[J. Phys.: Condens. Matter **24**, 104026 (2012)] Phenomena at the nano-scale are subjects of wide interest because of their fundamental and technological significance. Structure characterization, stability and thermal properties of nanoparticles (NPs) are, in their own right, topics of intensive research, and today’s physicists use state-of-the-art experimental and computational techniques to unravel them. In reference [1], however, I have directed a study that shows how thoughtlessly application of certain approximations is leading to erroneous conclusions. In particular, I have called the attention to one approximation to describe the vibrational properties of a material, which was devised 100 years ago for modeling macroscopic systems and these days is unjustifiably used to describe nanoparticles.

For example, sophisticated experiments have been performed to determine the mean-squared vibrational amplitude of small (< 2nm) nanoparticles. Based on these measurements, it was concluded that Pt atoms in some nanoparticles are held together by remarkably and unexpectedly strong bonds. Beyond the fact that such assertion cannot be right, I found imperative to demonstrate that the mean-squared vibrational amplitude cannot depict the bond strength as it does in macroscopic samples.

As experimental techniques developed for investigating the behavior of materials at lower and lower temperatures, it became evident 100 years ago that the specific heat, CV, of a material is not constant but rather at some point begins to decrease with temperature. Only with the advent of quantum mechanics and the quantization of lattice vibrations in terms of so-called phonons, it was possible to develop an expression for CV as a function of the vibrational spectrum of the material, the first great step to explain the temperature dependence of the specific heat. At that time, however, there was no experimental technique available for measuring the vibrational spectrum. Efforts thus turned to developing theoretical models that were sufficient for explaining convincingly the behavior of the specific heat at low temperatures. The most successful of these approximations was proposed by Debye, who modeled the vibrational spectrum as a continuous function of the frequency – the “Debye phonon-DOS” -, cut off at a certain frequency – the “Debye cutoff frequency”. As such, although quite successful, Debye’s model ignores altogether the discrete nature of the crystal lattice.

The concept of the Debye temperature (TD) has been widely used in condensed matter physics to characterize numerous properties of materials. It is derived straightforwardly by associating a temperature to the Debye cutoff frequency. Thus, the Debye temperature and the Debye cutoff frequency provide equivalent information. Further, if TD of a given material is known, one can use it to estimate the velocity of sound in that material or vice versa. Also, since it also serves to model accurately the specific heat at low T with a simple formula that involves TD, if one can measure CV, then one can obtain TD and all the properties above and vice versa. Moreover, since the atom’s mean-squared vibrational amplitude (MSA) can be worked out as a function of the phonon-DOS, the Debye model is used to obtain a simple relation between TD and the MSA, which is another useful concept that enters into the interpretation of measurements.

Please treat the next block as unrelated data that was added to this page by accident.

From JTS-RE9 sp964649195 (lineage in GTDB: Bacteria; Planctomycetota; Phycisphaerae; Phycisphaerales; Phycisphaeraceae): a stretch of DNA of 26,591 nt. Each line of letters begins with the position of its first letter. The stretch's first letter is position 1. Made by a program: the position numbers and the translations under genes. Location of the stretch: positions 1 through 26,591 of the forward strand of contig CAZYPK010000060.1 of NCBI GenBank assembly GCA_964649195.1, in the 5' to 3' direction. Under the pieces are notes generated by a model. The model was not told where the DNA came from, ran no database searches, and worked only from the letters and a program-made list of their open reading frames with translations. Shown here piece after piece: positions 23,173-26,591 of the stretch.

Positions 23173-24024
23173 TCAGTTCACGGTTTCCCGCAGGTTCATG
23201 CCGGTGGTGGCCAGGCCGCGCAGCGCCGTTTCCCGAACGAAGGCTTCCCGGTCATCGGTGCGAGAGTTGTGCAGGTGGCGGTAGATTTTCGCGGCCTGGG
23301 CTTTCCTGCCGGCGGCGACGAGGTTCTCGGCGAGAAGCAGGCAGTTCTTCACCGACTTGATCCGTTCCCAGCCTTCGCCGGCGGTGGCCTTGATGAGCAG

In reference [1], I have used the vibrational spectrum of 13-atom nanoparticles, Au13, (with varied structures) of my coworkers to expose an extreme case, clearly showing that a continuous and monotonic model for the VDOS is, in general, simply meaningless for nanoparticles. The main reason is that at the nanoscale the discrete nature of matter cannot be neglected. To illustrate the dangers of applying the concept of the Debye temperature to nanoparticles, as it is currently done, I have derived it via three independent methods that, according to the Debye model, are equivalent: from the cutoff frequency; from the specific heat; and from the mean-square vibrational amplitude. The calculations showed that the values for ‘TD’ arrived at via these three avenues strikingly diverge. I demonstrated hence that the ‘Debye temperature’ concept is pointless for nanoparticles and, evidently, no conclusion about their properties can be drawn from it. Finally, combining total-energy calculation and the mean-squared vibrational amplitude, I have shown that the latter is no longer a quantity that characterizes the bond-strength, at least not in nanoparticles. Namely, the bond-strength characterization via the mean-squared vibrational amplitude renders totally incorrect deductions, for which experiments cannot turn to it for characterizing their relative stability, for example.

Reference:

[1] G. S. Shafai, M. Alcántara Ortigoza, and T. S. Rahman; “**Is the Debye-temperature a useful concept at the nanometer scale? Insights from ab initio free energy calculations of Au _{13} and Au_{12}Fe nanoclusters**”; J. Phys.: Condens. Matter

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